Kinnaird Hall, Dundee - D L Moody (1874)

Last week will be memorable to many in Dundee. The tide of blessing has risen rapidly and is still rising. The spirit of grace and supplication is being poured out on us. Many hearts are melted. Christians are praying and weeping and rejoicing. It is given us to look on glad and holy such as we have not witnessed since the great revival 14 years ago. Even if none were added to the Lord at this time, the fresh baptism of the Holy Ghost which believers are now receiving will prove to be a blessing of incalculable value. Thousands of souls are stirred. The fire that burned low on the altar of God is rising to heaven in a bright and holy flame. Many hearts are breaking and the perfume of love, sweeter than the fragrance of the alabaster box, is filling our assemblies and our homes. Jesus of Nazareth is indeed passing by. Many are crying aloud for the blessing and neither the world’s reproofs nor the voices of unbelief cause them to hold their peace…

Last Sabbath was a great day here. Ministers say they enjoyed rare liberty and power in preaching the gospel. Some
of them, indeed, say that they were enabled to sound the silver trumpet of grace as they had never done before. At the close
of the ordinary church services, as well as of the special meetings, anxious inquirers, no longer needing to be invited, pressed into vestry, classroom, and study, with that urgent and intense solicitude which reveals the burdened spirit and the bleeding heart.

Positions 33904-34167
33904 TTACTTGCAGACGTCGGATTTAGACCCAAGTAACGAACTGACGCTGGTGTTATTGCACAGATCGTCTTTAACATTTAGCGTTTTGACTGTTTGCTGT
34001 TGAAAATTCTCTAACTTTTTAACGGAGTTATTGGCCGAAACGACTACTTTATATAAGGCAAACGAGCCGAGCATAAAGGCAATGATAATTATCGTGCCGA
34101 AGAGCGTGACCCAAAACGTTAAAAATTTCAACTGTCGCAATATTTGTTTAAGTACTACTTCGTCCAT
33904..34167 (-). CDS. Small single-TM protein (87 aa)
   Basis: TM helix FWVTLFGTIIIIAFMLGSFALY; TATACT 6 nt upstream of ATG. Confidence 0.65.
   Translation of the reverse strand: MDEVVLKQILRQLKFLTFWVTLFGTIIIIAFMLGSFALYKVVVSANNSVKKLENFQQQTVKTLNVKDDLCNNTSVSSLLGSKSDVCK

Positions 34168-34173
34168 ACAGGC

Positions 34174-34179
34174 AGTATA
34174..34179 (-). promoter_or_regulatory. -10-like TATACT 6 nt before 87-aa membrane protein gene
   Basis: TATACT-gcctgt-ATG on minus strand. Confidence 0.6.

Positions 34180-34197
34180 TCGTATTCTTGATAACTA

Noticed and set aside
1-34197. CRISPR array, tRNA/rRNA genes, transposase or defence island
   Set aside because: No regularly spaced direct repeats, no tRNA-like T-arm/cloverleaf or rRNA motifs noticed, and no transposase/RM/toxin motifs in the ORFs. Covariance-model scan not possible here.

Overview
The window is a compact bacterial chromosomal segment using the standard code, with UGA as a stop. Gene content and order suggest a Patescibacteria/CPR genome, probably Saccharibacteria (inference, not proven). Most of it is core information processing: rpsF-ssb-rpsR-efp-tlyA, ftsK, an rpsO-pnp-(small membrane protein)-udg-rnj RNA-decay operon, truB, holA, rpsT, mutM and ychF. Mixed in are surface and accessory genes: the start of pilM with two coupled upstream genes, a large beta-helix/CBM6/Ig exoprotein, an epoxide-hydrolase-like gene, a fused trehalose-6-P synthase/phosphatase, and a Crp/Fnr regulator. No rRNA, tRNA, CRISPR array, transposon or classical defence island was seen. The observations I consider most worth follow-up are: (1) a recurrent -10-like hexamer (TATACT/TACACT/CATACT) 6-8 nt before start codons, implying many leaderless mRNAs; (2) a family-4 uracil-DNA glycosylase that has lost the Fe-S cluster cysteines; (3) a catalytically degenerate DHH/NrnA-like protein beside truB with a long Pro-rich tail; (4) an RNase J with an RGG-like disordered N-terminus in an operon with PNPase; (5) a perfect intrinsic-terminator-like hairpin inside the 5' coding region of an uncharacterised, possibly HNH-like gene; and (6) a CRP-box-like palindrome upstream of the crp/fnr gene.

Amidst almost superhuman efforts our brethren are marvellously sustained. The incisiveness and pathos of Mr Moody's
addresses, and the blended solemnity and sweetness of Mr Sankey's songs, are well-matched. Such a gust of tears and
songs we have not seen since the time when last the breath of the Holy Spirit swept over Scotland like a gentle gale from the
land of eternal spring.

At 9.30 on Sabbath morning Mr Moody addressed some two thousand Christian workers in Kinnaird Hall. This spacious room was crowded in every part, none being admitted without a ticket. To this noble band composed of elders, deacons, Sabbath-school teachers, street preachers, tract distributors, district visitors, and others engaged in the joyful work of making known the good old evangel of the Cross, Mr Moody addressed seasonable words of instruction and encouragement. Love, enthusiasm, and sympathy were the chief points of his address, which throughout was happy and effective. This meeting was, perhaps, the most important one yet held in this town. Those two thousand workers would represent a field of at least twenty thousand souls. Many of them, fired with new zeal, will gird up their loins for fresh and more energetic service.

At 5 P.M. Kinnaird Hall was crowded to excess to hear our American brethren. At 6.30, they held a meeting equally crowded in Bell-street United Presbyterian Church, and again they spoke and sang in Kinnaird Hall at 7.30, when vast numbers were excluded for want of room. Many of those who could not find admission were addressed in other places of meetings and in the open air by ministers and street preachers. Everywhere there appeared to be a singular eagerness to hear the Word of God. The prayer meeting in Chapelshade Free Church was as largely attended as on the previous Sabbath evening.

"The Christian", February 5th, 1874.

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